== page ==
Every major environmental problem on this entire planet can be traced to overpopulation. How incredibly fucking irresponsible is it, then, to discourage birth control and encourage large families? This concept is as immoral as any I've ever heard in a so-called religion. It's obvious to almost everyone that this planet is choking under the weight of humanity, and here's some fucking group of nuts out to make the problem worse for their own selfish, wack-ass cause.

There's a word for wacky religions based upon the idea that god visited a New York farmboy a long time ago, and which calls on its members to wear "magic underwear." That word is CULT.

Now, before I get any flame-mail from Mormons who deny that they believe in magic underwear, let me say that I saw the 60 Minutes piece in which Mike Wallace interviewed the CEO of a major hotel chain who wears the magic underwear himself, believing it "protects" him in a karmic sense. Sorry, but the unexplainable way the undies "protect" him (and other Mormons) qualifies as magic, if you believe in it. Period. So, as derisive a term as it may seem to be, it's unarguably Magic Underwear. Therefore, if you're a Mormon and are embarrassed about your Magic Underwear, that's your problem, not mine.

I guess I should mention that I have had many Mormon friends over the years, and I still have a close friend, a Native American girl who converted to Mormon, that I see sometimes. But she has never had any kids and as far as I know, doesn't wear the magic underwear. She's going to fucking kill me when she reads this.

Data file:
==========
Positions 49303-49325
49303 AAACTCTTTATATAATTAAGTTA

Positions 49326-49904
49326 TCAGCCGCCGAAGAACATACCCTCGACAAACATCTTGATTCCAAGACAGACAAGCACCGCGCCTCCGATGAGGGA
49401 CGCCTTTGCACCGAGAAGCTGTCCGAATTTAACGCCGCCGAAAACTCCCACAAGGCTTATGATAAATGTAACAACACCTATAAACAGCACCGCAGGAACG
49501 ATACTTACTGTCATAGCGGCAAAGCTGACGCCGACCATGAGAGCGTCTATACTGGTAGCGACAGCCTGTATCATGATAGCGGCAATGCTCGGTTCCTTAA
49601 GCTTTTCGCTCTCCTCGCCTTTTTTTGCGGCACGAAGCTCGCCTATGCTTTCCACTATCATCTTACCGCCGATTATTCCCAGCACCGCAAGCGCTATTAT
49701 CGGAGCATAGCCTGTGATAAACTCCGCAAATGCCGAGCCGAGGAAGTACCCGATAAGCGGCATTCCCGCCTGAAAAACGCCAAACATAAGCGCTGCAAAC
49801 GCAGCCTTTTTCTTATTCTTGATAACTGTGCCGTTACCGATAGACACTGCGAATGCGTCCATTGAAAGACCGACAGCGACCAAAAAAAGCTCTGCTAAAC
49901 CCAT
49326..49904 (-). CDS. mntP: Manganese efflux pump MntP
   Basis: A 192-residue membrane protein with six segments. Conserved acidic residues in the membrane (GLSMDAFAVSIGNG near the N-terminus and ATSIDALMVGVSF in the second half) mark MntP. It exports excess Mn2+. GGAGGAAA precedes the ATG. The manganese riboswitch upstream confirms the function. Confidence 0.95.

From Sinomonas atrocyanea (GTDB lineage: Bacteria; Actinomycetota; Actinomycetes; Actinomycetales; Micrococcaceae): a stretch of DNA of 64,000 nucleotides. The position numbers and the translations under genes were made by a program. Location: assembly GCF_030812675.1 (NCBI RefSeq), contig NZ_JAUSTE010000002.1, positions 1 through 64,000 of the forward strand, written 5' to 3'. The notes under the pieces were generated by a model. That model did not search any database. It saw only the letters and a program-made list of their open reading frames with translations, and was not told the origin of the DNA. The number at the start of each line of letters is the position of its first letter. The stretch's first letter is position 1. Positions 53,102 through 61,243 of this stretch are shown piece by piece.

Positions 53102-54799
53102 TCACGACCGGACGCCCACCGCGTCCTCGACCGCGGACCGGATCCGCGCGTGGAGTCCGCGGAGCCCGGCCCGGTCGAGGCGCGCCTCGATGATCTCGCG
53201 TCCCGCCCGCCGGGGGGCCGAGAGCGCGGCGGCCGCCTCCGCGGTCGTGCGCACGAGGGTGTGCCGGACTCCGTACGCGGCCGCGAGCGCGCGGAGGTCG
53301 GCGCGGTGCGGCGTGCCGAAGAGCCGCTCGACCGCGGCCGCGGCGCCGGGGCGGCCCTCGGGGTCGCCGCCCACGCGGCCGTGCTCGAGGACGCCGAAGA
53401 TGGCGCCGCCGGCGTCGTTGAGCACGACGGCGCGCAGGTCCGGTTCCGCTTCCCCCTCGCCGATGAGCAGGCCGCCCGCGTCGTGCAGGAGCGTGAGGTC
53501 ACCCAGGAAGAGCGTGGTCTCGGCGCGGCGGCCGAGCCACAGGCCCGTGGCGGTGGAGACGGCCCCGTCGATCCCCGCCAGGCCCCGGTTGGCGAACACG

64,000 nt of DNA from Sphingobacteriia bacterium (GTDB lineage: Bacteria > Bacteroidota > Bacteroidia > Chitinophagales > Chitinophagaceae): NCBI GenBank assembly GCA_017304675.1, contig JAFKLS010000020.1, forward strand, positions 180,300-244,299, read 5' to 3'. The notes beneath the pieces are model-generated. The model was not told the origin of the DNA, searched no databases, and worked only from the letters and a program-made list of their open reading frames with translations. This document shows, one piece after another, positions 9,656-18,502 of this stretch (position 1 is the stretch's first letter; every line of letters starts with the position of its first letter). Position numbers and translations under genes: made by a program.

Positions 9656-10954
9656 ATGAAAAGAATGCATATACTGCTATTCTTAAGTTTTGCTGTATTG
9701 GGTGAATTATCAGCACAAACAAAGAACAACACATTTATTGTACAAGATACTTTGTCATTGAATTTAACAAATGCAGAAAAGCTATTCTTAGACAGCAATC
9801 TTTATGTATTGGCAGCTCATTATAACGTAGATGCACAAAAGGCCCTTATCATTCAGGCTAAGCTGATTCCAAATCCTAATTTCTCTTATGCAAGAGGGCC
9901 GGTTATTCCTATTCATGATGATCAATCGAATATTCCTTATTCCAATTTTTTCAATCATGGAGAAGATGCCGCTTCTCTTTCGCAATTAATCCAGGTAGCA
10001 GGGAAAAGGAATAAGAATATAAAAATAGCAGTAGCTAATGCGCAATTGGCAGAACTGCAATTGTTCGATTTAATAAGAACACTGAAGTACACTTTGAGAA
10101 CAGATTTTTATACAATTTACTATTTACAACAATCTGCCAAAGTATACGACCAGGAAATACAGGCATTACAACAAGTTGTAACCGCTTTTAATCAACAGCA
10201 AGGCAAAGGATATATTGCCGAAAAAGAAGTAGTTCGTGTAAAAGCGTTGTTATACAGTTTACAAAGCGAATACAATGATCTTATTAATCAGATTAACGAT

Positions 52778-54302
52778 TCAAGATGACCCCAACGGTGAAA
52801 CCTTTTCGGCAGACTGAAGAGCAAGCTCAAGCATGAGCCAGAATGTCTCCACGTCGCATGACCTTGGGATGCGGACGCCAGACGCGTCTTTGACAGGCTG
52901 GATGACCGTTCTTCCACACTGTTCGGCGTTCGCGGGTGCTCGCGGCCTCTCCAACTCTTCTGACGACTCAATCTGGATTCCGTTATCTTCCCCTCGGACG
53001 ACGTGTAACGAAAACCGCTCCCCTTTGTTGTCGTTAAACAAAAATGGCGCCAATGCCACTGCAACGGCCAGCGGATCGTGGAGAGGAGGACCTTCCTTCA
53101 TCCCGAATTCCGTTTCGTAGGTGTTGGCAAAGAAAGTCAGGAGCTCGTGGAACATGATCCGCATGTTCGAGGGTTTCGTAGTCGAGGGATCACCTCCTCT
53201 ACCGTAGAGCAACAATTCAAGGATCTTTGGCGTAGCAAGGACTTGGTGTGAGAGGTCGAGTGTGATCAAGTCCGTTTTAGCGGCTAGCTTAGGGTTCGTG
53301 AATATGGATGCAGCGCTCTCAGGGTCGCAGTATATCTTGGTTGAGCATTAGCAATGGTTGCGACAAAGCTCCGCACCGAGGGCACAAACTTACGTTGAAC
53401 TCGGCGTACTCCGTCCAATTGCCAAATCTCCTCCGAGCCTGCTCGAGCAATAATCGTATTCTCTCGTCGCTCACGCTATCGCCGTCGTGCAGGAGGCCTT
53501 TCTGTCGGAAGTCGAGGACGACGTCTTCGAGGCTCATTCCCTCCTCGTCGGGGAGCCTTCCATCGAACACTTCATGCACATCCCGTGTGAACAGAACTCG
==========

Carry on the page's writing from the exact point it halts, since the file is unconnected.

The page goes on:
(End of rant)

Anyway, not everyone at Lockheed was a total asshole. There was Roger, a gifted coder and genuinely nice person, despite many physical problems. Although just in his 20s, he was in the process of having all his teeth pulled and replaced with dentures. His teeth were just defective somehow, and had always been, and he usually couldn't eat solid food. He also had the worst case of "lazy eye" I've ever seen, was a frighteningly terrible driver, and was anorexically thin. But at least he would talk to me, and even help me out occasionally.

There was also Paul, who sat across from Snotty Eddie and was assigned to the help system. He was a hardware expert and an easygoing fellow. He wired my house for Ethernet one weekend, for which I paid him well.

It was Paul who told me that I had been hired for one reason: To fill a chair, in order to make it easier for Will to hire more people if they landed a customer besides Nike (they had been courting Johnson Controls, without success). It was really kind of a relief, knowing that nobody was counting on me.

After I had been working there a little over two months, something odd happened. In the weekly meetings, the little website project I had been working on suddenly never came up anymore. At first I thought it was because we were running out of time during the meetings, which sometimes ran three hours. It was damn hard to stay awake during those meetings, and now my turn wasn't coming up anyway.

I knew that my contract ended on Halloween, but since I never got any feedback, I had no way of even guessing whether my contract would be renewed for another three months or not.

On Halloween, I still hadn't heard anything. I arrived at work that day thinking that if I could just get through to the end of the day without any contact from the recruiter, I would be okay.

I happened to be staring at my Outlook in-box when it came. An "urgent" e-mail from the recruiter. I already knew what it was. The recruiter, Kay, said to call her right away. Sure as shit, they canned me with seven hours notice. Will had undoubtedly been planning on dumping me for a month, but felt no guilt whatsoever over not telling me until my last day. What an asshole.

I started swearing out loud about being canned with diddly shit for notice. I turned to see the Microsoft employee in the cubicle across from mine hunkered down over his computer, pretending not to hear, looking frightened. I threw the contents of my water bottle all over the outside of my cubicle and went about planning the rest of my day.

Another recruiter happened to call shortly afterwards, as I had started searching for another job a month earlier. She needed a reference, and I gave her Paul's number.